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psychology

Logan receives prestigious experimental psychology award

Apr. 16, 2014—Gordon Logan has been awarded the 2014 Howard Crosby Warren Medal, which is given annually by the Society of Experimental Psychologists for the most significant advances in the field in the last five years.

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Electric “thinking cap” controls learning speed

Apr. 11, 2014—In a new study published in the Journal of Neuroscience, Vanderbilt psychologists Robert Reinhart, a Ph.D. candidate, and Geoffrey Woodman, assistant professor of psychology, show that it is possible to selectively manipulate our ability to learn through the application of a mild electrical current to the brain, and that this effect can be enhanced or...

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Vanderbilt expert: Mental illness is often not to blame in mass shootings

Apr. 8, 2014—When a mass shooting occurs there are often two camps of thought: those who feel the country needs stronger gun laws and those who blame the horrific act on mental illness.

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America the Beautiful: See an international student’s prize-winning video of the United States

Apr. 4, 2014—In the latest VUCast: See how an international student is showcasing the United States in a beautiful way; discover how a "thinking cap" could help you learn; and watch a unique forest grow in just one weekend. All this and more in the latest VUCast, Vanderbilt's online newscast. Watch now.

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Electric “thinking cap” controls learning speed

Mar. 21, 2014—Vanderbilt psychologists show it is possible to selectively manipulate our ability to learn through the application of a mild electrical current to the brain, and that this effect can be enhanced or depressed depending on the direction of the current.

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Harry Potter-themed psychology class travels to England

Mar. 20, 2014—Harry Potter was the theme of a unique undergraduate psychology class taught by two Vanderbilt professors in Oxford, England over spring break, March 1-9.

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Brain mapping confirms patients with schizophrenia have impaired ability to imitate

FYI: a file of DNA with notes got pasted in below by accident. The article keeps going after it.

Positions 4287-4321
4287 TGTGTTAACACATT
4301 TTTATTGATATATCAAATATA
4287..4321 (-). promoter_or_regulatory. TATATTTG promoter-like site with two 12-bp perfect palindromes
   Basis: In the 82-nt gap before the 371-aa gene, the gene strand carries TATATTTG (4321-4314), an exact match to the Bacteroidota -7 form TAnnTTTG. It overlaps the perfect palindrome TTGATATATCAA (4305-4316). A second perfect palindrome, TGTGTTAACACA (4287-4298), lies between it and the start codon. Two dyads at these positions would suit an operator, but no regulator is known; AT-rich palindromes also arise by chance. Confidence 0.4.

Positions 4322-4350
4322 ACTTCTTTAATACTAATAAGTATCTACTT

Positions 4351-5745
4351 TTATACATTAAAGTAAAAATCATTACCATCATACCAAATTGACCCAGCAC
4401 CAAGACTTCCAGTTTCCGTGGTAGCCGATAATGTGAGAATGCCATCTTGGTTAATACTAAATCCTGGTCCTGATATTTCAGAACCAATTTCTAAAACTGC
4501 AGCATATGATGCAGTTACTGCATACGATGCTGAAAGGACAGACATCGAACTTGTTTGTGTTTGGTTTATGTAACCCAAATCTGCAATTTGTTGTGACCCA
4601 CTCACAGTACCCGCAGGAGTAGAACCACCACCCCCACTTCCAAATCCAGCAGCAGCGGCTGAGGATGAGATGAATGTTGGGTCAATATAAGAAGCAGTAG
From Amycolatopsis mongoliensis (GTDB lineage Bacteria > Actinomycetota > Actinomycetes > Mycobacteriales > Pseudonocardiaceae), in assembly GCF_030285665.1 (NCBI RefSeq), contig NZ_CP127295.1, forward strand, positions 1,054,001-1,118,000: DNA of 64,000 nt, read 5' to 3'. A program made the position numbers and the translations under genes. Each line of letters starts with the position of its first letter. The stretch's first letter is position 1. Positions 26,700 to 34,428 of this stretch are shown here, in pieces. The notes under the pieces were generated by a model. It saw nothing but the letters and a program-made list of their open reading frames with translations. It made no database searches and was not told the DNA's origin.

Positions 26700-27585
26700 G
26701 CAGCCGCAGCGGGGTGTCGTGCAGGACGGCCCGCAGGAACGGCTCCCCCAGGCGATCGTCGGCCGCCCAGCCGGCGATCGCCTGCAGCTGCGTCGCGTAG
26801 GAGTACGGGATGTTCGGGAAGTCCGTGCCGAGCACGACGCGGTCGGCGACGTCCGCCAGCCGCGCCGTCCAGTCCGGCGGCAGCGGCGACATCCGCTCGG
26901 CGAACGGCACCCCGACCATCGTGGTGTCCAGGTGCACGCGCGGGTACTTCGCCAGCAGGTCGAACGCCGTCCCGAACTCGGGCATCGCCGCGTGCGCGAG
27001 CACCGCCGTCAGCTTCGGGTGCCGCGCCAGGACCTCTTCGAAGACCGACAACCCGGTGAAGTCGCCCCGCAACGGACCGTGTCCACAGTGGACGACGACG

Mar. 14, 2014—A brain-mapping study of patients with schizophrenia has found that areas associated with the ability to imitate are impaired, providing new support for the theory that deficits in this basic cognitive skill may underlie the profound difficulty with social interactions that characterize the disorder.

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Thesis documenting discovery of famous psychological effect donated to Vanderbilt

Mar. 3, 2014—The original thesis of John Ridley Stroop, who discovered one of the most famous tasks in cognitive psychology while studying for his doctoral degree at Peabody College, was donated to Vanderbilt by his son Fred.

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In the brain, the number of neurons in a network may not matter

Feb. 3, 2014—A study has found that the time it takes neural networks in the brain to make decisions is remarkably stable regardless of size: a finding that could make it easier to achieve the goal of the President's BRAIN Initiative established last spring.

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Kudos: Read about faculty and staff awards and achievements

Jan. 10, 2014—Read about faculty and staff awards and achievements in the latest edition of "Kudos."

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Peabody faculty recognized for public influence in ‘Ed Week’ ranking

Jan. 8, 2014—Members of Vanderbilt Peabody College of education and human development faculty were named in the 2014 Edu-Scholar Public Presence Rankings, which recognizes university-based academics who are contributing substantially to public debates about K-12 and higher education.

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Top 10 research stories of 2013

Dec. 23, 2013—This year’s most popular research stories plumbed mysteries of the brain, examined complex social phenomena, shed light on dark matter, uncovered a surprising link between our three greatest health threats and more.

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